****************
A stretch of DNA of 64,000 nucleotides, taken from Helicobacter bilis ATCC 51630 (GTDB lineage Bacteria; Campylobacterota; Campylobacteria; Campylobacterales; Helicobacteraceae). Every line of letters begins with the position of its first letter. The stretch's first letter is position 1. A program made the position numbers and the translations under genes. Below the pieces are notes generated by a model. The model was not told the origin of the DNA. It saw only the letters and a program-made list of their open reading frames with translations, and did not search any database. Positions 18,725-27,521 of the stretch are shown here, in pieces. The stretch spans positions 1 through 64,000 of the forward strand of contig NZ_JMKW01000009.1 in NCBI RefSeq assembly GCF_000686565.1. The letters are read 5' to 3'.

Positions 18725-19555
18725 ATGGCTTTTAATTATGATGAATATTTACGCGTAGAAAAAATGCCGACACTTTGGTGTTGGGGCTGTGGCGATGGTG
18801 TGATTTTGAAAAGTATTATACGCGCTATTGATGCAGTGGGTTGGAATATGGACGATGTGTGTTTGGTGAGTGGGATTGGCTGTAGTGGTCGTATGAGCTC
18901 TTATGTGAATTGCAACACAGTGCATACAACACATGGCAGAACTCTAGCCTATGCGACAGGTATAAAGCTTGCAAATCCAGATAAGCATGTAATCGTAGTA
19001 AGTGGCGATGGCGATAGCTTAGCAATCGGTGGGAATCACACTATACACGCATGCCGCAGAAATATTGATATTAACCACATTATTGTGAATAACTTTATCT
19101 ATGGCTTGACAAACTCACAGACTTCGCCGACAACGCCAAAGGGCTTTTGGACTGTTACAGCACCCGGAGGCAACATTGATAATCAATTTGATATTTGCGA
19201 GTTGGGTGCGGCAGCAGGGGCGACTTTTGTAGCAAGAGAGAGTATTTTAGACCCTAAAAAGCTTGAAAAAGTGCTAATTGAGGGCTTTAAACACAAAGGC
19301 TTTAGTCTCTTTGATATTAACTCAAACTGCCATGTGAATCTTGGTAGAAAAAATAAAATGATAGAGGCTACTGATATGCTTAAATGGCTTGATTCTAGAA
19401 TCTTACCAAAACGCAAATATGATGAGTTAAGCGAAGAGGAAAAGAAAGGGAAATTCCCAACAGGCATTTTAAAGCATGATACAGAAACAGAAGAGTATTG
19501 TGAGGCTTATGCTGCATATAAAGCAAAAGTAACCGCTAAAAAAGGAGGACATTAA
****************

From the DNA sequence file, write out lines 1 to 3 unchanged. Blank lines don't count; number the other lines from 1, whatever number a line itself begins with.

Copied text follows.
A stretch of DNA of 64,000 nucleotides, taken from Helicobacter bilis ATCC 51630 (GTDB lineage Bacteria; Campylobacterota; Campylobacteria; Campylobacterales; Helicobacteraceae). Every line of letters begins with the position of its first letter. The stretch's first letter is position 1. A program made the position numbers and the translations under genes. Below the pieces are notes generated by a model. The model was not told the origin of the DNA. It saw only the letters and a program-made list of their open reading frames with translations, and did not search any database. Positions 18,725-27,521 of the stretch are shown here, in pieces. The stretch spans positions 1 through 64,000 of the forward strand of contig NZ_JMKW01000009.1 in NCBI RefSeq assembly GCF_000686565.1. The letters are read 5' to 3'.

Positions 18725-19555
18725 ATGGCTTTTAATTATGATGAATATTTACGCGTAGAAAAAATGCCGACACTTTGGTGTTGGGGCTGTGGCGATGGTG